Code a Java application program using a class named Expr to operate on expressions as described**. The Unix command expr treats its command line argument as an expression to be evaluated and prints the resulting value. The Unix man page includes the following description. The expr utility will evaluate the expression and write the result to standard output. Arguments are taken as an expression. Terms of the expression must be separated by blanks. Characters special to the shell must be escaped The Unix command supports a variety of operators with several precedence levels. Your application will support only the operators +, -, x, and d. 'x' is used in place of '*' for multiplication and 'd' in place of '/'for division to avoid conflicts with command interpreter special usage. Standard associativity and precedence apply. Operands must be integer constants and may optionally have a minus sign. In addition, if the program is run with no parameters, it is to print the message shown in the example below, but with your name rather than mine. Here are some simple examples. $java Expr 1 + 2 3 $java Expr 1 + 2 x 3 7 $java Expr 1 + 6 d 3 x 2 5 $java Expr Java Expr programmed by (name) Observe that the Java interpreter takes the values following the class name and places them in an array of strings that is passed as the argument value for main. You just use those values, you do not have to read anything within your program.
1) Complete and fully-functional working program(s) in executable form as well as complete source code of all work done. 2) Installation package that will install the software (in ready-to-run condition) on the platform(s) specified in this bid request. 3) Complete ownership and distribution copyrights to all work purchased. 4) [url removed, login to view] source file 5) Output showing thorough testing of the program from the command line so that both the command and the corresponding output are shown 6) The [url removed, login to view] file Make sure the permissions on the directories and the file are correctly set as described Design hint The following algorithm is commonly given as an example of the use of a stack in data structures texts, though with more complex expressions. A simple way to handle precedence is to use two stacks, one for the operators and one for the operands. Start by pushing some distinctive symbol onto the operator stack to mark the beginning of the expression. This symbol is considered to have very low precedence. Then push the first operand onto the operand stack. Then repeat the following process. 1. If the next operator in the input has precedence less than or equal to the one on the top of the operator stack, apply the operator on the top of the stack to the two operands on top of the operand stack and push the result back onto the operand stack. Pop the operator off the stack and repeat this step. 2. If the next operator has higher precedence than the one on top of the operator stack, push it onto the operator stack and push the next operand onto the operand stack. 3. When input is complete, repeatedly apply the evaluation process of step 1 until only the beginning-of-expression operand is left on the operator stack. The value on the operand stack is the result. You can use arrays to implement the stacks or you can use the Java Stack class. You can assume that there are no more than 50 operators and 50 operands in an expression.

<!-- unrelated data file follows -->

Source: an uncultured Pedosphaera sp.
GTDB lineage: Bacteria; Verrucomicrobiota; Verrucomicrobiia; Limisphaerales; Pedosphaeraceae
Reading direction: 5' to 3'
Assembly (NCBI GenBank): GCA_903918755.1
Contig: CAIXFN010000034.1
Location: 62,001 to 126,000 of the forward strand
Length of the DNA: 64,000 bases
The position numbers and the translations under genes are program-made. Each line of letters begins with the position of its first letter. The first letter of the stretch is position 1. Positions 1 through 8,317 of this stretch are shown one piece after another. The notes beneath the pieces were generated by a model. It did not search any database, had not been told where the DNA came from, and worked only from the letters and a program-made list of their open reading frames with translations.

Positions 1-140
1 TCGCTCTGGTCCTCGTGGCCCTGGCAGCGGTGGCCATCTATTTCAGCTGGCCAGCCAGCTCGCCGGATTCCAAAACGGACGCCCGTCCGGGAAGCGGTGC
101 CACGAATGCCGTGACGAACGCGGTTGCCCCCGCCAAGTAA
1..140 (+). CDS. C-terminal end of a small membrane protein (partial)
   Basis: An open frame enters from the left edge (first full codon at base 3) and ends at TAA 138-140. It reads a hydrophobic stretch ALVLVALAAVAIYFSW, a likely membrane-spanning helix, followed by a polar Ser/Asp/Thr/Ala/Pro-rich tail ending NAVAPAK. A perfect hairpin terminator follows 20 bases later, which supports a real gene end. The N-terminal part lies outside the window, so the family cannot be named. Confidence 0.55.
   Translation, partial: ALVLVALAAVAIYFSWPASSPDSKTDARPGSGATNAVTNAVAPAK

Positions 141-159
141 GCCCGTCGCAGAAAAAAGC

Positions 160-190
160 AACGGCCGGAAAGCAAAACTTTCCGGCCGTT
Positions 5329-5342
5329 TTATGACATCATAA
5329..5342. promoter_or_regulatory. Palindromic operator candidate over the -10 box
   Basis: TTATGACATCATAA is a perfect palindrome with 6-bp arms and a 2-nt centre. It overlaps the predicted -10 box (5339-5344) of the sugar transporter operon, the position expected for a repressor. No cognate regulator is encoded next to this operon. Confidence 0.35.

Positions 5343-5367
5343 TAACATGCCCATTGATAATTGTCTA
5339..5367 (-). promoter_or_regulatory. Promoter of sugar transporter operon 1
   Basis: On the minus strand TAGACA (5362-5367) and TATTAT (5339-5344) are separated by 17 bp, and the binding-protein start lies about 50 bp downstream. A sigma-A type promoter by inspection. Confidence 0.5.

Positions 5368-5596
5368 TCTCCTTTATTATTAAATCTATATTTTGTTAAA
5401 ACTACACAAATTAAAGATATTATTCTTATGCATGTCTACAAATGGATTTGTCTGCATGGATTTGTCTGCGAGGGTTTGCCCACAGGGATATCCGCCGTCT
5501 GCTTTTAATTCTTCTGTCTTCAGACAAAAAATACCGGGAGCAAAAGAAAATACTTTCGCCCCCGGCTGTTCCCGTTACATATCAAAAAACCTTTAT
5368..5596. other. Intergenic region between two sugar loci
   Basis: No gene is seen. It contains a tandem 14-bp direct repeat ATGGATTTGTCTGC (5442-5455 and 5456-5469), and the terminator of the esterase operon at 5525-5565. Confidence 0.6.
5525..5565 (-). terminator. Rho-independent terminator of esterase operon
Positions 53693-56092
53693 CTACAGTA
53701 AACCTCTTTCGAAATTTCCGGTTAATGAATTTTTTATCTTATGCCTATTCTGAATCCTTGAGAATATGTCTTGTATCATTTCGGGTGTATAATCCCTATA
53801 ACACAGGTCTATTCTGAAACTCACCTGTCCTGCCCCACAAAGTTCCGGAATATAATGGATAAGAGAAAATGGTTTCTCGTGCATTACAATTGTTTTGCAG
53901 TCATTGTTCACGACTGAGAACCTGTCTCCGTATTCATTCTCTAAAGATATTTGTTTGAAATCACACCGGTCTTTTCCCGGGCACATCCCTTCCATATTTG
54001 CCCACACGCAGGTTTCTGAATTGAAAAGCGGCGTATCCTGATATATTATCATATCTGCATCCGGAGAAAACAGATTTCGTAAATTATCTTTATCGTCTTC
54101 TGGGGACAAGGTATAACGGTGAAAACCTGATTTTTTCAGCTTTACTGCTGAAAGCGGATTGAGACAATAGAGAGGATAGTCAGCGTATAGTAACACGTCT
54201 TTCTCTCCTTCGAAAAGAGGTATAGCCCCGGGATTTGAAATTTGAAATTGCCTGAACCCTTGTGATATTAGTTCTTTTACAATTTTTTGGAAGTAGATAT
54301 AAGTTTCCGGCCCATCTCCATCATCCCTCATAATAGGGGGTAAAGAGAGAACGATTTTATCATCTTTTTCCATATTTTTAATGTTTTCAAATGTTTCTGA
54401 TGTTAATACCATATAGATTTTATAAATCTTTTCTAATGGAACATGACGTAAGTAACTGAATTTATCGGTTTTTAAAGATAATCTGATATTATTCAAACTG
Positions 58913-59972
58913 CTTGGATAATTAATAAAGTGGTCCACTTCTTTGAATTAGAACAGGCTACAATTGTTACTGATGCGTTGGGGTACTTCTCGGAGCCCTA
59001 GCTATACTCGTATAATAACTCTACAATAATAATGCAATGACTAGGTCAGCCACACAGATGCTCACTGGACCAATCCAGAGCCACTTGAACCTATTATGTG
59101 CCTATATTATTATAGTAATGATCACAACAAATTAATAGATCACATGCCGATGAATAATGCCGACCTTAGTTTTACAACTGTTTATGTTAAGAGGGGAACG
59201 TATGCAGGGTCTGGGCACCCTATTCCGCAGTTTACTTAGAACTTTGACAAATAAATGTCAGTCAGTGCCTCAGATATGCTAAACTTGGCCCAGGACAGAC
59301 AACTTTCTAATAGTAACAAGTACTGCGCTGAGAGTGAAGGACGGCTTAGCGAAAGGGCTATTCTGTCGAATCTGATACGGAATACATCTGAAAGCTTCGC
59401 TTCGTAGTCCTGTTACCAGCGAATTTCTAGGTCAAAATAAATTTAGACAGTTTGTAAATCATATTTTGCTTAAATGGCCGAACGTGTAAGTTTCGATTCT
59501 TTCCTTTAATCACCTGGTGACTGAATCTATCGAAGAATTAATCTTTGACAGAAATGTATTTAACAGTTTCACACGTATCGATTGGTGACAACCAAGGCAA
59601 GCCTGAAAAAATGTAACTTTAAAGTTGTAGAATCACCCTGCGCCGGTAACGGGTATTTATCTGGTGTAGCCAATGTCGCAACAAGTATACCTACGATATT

WINDOWS and LINUX